Just Us Or Just ICE: I'm 78 Years Old, Served 25 Years, Yet Denied Probation Release

Offenders get trapped in the system and struggle to get freedom. Giving inmates bogus charges is a common practice that they use to extend the oppression to after an inmate is released.


J.J served 25 years for a non-violent drug offense. He was 76 yrs. old when he was released. He wanted a chance to spend his final days traveling and visiting his family, so he wrote a letter requesting a probation release. His probation officer had encouraged him to write the letter, because he too felt that he was an ideal candidate for release.


THE TRAP

Giving inmates bogus charges is a common practice that they use to extend the oppression to after an inmate is released.


J.J. was denied probation by an Illinois judge, due to two bogus charges he received while locked up. Charges do not have to be initiated by the victim. They are placed on an inmates record by the Wardon, and used against the inmate after releas. During his time in prison, he was a good inmate that caught 2 bogus charges. One charge was because another inmate claimed a man by the same name as J.J., took cookies outside of a designated area. Though J.J. was not the correct person involved, inmates do not tell as a part of survival in prison. Regardless, eating cookies in the living room instead of the kitchen should not be an exaggerated offense that ends up on your record.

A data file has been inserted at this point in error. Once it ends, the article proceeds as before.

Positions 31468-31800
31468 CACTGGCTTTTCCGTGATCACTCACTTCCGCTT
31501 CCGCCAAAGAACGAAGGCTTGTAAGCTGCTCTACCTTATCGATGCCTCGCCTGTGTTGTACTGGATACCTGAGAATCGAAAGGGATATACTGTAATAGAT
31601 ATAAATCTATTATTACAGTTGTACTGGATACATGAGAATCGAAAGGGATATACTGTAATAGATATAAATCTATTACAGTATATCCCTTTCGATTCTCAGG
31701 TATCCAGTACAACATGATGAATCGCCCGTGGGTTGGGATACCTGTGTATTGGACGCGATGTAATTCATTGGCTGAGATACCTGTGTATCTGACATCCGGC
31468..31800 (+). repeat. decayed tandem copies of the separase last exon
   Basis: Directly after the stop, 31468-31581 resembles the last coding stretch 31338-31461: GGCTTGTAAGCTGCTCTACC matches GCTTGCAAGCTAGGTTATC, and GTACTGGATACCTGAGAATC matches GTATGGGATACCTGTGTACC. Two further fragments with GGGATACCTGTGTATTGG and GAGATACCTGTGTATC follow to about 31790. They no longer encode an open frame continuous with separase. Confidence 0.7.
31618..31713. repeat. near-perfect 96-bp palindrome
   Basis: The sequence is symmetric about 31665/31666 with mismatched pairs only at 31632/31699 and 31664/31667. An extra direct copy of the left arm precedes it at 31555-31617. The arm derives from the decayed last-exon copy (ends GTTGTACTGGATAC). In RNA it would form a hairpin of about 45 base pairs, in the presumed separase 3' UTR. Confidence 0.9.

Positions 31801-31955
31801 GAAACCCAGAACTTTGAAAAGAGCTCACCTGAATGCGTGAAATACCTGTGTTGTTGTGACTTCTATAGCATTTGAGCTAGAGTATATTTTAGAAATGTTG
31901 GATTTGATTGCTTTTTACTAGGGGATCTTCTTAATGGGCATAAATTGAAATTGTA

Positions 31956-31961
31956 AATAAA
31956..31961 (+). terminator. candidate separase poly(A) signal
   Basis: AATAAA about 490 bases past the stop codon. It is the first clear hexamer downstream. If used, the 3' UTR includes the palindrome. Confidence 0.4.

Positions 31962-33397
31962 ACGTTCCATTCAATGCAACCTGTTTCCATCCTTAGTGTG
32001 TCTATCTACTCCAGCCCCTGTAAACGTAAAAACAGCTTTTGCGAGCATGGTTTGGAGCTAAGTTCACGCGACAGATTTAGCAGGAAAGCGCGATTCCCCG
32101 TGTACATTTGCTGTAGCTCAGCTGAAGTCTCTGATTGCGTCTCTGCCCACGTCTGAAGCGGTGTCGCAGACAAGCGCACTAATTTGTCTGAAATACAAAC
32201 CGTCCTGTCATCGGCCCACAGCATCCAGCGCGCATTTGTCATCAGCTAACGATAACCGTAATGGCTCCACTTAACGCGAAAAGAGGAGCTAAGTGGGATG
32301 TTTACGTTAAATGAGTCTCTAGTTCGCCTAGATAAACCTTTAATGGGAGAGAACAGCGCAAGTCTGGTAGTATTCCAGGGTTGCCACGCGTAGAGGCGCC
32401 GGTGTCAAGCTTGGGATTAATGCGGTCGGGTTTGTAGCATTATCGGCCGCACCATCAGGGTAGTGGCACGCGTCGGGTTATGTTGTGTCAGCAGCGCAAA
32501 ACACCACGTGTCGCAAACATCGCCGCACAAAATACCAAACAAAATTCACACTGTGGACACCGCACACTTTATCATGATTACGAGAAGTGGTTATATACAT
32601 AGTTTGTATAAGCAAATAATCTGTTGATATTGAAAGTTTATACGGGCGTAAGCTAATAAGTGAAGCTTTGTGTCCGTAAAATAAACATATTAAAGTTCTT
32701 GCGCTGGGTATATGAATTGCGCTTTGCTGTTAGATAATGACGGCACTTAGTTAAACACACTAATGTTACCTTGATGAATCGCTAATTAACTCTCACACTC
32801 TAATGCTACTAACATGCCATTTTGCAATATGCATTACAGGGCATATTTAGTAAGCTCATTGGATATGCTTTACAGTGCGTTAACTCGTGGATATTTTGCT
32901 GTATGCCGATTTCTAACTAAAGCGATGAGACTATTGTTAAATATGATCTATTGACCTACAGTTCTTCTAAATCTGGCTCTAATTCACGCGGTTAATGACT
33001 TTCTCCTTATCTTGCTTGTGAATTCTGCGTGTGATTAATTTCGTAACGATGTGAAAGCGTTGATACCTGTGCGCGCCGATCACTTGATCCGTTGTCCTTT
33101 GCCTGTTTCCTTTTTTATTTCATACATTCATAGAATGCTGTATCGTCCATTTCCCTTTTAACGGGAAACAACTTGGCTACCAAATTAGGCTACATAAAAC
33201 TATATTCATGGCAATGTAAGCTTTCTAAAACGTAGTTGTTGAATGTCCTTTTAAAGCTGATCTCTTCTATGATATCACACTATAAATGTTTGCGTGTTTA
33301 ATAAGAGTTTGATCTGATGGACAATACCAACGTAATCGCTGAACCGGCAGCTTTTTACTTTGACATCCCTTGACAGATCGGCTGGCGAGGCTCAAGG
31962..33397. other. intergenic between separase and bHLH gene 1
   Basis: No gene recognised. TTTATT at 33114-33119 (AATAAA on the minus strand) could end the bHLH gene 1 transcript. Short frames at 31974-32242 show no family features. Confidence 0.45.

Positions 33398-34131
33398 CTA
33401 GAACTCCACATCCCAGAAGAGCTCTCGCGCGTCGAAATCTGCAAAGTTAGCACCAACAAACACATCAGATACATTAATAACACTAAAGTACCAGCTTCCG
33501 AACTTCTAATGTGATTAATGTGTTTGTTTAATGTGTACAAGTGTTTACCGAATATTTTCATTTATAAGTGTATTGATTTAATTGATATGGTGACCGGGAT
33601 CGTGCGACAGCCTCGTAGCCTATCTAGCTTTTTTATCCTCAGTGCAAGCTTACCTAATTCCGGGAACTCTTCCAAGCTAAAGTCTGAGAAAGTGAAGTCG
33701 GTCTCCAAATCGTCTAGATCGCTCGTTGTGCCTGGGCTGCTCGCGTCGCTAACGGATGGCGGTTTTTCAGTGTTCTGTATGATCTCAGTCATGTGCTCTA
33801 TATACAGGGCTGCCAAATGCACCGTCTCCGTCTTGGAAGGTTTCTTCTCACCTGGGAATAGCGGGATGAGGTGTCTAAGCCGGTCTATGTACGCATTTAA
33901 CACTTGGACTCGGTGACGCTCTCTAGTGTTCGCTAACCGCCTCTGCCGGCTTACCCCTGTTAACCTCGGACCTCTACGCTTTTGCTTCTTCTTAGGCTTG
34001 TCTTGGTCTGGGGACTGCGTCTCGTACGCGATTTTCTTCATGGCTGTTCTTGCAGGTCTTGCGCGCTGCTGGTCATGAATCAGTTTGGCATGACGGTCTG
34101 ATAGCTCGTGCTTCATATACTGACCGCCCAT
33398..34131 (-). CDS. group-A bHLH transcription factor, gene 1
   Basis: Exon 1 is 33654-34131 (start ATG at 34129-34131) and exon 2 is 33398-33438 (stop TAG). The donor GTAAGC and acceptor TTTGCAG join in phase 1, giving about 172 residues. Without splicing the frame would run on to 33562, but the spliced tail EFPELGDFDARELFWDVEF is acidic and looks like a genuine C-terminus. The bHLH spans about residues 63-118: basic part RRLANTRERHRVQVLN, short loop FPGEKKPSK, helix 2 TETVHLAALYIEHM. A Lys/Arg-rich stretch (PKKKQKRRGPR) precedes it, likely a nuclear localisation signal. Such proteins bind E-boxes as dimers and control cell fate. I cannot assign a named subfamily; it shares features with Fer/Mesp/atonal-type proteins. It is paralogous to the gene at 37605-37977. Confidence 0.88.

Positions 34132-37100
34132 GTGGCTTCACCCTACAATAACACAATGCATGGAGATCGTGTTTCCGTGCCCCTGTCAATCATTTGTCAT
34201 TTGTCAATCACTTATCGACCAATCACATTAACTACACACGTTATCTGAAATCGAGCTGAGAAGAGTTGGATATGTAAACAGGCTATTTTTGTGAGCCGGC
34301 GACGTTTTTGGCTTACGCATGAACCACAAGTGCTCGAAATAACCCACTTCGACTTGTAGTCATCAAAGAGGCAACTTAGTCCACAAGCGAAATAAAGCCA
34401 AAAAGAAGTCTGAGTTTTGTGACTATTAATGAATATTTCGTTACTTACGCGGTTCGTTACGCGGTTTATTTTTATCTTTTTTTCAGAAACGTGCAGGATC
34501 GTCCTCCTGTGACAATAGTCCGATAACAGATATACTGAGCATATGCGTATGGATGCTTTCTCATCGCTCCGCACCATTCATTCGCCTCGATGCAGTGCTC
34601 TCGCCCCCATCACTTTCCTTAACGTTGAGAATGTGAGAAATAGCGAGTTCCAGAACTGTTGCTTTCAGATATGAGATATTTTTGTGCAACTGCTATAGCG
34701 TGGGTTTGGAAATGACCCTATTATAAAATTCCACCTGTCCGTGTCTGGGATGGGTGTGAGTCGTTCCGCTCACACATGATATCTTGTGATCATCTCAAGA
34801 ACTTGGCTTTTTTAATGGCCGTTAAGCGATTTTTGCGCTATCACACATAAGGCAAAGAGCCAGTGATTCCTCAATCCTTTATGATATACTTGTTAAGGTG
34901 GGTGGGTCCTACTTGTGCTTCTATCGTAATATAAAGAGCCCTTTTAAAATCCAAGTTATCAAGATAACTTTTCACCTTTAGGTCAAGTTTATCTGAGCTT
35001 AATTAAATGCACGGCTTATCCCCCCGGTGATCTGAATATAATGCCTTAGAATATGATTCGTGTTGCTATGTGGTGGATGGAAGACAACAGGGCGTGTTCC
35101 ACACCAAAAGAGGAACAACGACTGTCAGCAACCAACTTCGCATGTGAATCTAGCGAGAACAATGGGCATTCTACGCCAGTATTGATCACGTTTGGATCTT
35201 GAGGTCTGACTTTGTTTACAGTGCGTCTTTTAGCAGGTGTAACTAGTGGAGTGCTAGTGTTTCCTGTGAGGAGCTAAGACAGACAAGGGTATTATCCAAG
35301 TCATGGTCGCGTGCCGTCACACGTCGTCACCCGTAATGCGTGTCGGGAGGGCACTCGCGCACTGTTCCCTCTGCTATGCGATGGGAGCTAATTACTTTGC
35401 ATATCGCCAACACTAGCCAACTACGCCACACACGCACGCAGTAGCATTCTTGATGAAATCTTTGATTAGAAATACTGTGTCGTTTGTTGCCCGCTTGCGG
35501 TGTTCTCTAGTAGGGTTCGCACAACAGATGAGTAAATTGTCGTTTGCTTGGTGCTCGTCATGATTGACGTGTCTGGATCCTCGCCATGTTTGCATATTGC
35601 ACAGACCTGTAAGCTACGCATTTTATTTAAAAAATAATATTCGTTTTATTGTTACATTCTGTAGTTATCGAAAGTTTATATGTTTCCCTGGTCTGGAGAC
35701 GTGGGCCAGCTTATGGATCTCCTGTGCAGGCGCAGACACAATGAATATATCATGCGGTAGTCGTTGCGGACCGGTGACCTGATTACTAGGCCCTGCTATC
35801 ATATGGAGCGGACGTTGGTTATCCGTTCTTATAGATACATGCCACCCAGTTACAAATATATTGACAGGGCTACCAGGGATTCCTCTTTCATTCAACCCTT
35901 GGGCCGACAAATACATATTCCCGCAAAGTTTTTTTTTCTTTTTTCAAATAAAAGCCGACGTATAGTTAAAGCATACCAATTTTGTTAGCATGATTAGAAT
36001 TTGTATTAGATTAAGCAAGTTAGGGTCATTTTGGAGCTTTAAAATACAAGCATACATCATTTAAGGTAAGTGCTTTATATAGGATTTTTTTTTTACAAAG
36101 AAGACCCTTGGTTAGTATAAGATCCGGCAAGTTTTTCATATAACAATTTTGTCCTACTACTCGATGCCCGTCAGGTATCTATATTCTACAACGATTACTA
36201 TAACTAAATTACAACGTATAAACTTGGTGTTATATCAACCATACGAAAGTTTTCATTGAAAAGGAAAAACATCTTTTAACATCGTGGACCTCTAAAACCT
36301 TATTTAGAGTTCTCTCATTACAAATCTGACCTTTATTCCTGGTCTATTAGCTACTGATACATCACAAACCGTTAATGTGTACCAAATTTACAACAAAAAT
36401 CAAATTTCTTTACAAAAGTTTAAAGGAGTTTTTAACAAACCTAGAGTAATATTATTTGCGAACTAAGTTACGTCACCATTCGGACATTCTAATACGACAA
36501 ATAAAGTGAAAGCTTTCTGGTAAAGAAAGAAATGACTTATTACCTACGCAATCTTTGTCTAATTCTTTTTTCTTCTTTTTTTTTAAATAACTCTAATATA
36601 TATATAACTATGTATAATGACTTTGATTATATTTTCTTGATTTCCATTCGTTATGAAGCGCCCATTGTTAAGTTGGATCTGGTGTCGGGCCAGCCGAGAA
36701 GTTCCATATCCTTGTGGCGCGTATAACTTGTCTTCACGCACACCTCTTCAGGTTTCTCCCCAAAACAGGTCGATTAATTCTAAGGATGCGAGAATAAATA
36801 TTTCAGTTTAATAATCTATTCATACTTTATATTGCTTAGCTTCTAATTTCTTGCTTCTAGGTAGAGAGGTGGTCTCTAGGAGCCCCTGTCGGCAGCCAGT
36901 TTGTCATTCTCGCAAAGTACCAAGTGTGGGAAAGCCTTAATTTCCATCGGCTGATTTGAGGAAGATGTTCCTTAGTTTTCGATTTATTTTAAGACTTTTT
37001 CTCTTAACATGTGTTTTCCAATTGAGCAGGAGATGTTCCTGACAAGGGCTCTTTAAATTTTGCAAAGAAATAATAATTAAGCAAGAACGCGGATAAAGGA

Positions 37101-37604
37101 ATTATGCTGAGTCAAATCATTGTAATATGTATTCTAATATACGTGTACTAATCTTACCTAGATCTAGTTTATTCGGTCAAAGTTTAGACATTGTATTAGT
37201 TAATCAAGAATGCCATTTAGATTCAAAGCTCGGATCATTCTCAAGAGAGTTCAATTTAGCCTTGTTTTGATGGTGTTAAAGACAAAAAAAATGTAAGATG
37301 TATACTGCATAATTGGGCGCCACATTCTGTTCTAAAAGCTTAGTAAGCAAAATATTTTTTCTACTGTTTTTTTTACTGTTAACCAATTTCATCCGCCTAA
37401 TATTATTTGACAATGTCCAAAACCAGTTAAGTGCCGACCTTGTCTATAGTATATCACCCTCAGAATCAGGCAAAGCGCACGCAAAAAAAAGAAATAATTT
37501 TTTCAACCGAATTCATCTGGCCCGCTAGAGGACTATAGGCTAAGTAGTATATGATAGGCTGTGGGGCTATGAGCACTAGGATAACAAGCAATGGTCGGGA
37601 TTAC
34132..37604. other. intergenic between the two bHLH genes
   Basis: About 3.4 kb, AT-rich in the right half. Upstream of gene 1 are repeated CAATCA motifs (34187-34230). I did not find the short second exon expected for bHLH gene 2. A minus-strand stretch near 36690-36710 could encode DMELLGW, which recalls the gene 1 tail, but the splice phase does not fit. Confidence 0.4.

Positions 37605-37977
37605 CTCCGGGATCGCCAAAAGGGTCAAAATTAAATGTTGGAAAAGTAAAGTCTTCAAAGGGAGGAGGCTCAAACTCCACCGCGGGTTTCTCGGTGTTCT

The other charge was due to his friend accidently receiving a small cut while playing an inmate prison game. As you can imagine, inmates create their own ways to cope, including playing games. Though there was no medical attention needed, no complaint by his friend, he received an assault charge, which labeled him a violent offender.


Now at 78 yrs. old he has 8 years probation. Probation is an easy gateway to ending up back into prison. While on probation you can receive a violation for simply coming into contact with a police officer, for drinking alcohol, not having a job, or for going out of town to visit family. After serving all of his years, having all of his property taken, he still must be oppressed by the system.

12 views0 comments